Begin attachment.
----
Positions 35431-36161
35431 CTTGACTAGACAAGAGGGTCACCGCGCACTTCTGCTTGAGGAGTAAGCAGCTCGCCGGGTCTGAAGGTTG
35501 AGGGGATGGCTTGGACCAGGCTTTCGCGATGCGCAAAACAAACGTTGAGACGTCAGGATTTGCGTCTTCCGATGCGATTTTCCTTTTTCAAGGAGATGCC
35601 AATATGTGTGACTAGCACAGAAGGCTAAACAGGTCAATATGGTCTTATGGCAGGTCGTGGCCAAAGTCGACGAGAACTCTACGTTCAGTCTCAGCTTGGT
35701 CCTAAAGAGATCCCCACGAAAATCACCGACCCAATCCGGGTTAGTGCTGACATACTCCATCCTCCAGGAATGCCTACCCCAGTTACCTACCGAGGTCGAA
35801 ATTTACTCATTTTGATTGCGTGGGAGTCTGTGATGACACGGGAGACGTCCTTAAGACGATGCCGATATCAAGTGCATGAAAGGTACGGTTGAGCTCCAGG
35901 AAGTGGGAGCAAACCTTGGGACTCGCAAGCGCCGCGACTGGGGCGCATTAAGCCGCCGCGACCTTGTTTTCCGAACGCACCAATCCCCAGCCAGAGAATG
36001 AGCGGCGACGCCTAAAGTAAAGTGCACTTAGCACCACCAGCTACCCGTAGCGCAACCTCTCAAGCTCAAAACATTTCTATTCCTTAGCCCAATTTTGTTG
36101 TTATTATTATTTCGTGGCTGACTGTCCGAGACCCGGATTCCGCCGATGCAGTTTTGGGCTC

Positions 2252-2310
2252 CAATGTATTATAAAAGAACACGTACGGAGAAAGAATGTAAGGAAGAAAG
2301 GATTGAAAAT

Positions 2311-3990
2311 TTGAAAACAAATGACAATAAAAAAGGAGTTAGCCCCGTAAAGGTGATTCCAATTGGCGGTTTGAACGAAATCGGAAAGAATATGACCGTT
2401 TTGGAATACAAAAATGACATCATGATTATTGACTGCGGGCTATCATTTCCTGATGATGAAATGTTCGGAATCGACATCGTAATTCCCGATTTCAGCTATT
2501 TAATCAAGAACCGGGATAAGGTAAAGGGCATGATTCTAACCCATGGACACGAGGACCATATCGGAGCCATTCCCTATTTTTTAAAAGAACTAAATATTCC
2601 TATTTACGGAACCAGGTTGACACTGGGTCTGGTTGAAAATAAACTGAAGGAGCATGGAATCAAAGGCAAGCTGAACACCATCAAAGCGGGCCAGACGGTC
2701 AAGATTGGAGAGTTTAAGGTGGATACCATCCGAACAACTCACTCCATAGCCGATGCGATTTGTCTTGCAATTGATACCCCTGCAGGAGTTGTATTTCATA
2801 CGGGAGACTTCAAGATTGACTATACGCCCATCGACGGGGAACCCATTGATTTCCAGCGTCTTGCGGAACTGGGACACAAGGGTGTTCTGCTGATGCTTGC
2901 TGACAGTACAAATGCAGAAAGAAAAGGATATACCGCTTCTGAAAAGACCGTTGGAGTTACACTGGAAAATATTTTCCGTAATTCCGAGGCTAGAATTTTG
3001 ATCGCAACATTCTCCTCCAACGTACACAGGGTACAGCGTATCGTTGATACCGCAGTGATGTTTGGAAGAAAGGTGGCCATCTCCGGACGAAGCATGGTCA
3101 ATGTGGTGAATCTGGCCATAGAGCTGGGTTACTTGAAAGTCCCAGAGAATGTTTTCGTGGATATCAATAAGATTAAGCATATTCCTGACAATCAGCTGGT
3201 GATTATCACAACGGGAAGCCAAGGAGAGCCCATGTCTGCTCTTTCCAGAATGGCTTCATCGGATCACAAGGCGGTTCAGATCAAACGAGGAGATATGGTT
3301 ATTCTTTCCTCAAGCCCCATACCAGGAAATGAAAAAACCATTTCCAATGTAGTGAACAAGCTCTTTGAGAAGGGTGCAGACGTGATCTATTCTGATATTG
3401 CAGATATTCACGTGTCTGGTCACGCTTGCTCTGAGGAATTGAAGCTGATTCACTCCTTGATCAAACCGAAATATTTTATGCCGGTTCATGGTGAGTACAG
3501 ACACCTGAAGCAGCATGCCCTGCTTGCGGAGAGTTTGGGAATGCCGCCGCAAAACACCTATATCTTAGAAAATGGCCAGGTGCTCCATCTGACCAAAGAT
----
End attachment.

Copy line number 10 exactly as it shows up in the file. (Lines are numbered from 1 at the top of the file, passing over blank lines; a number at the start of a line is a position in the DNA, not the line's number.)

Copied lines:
Positions 2252-2310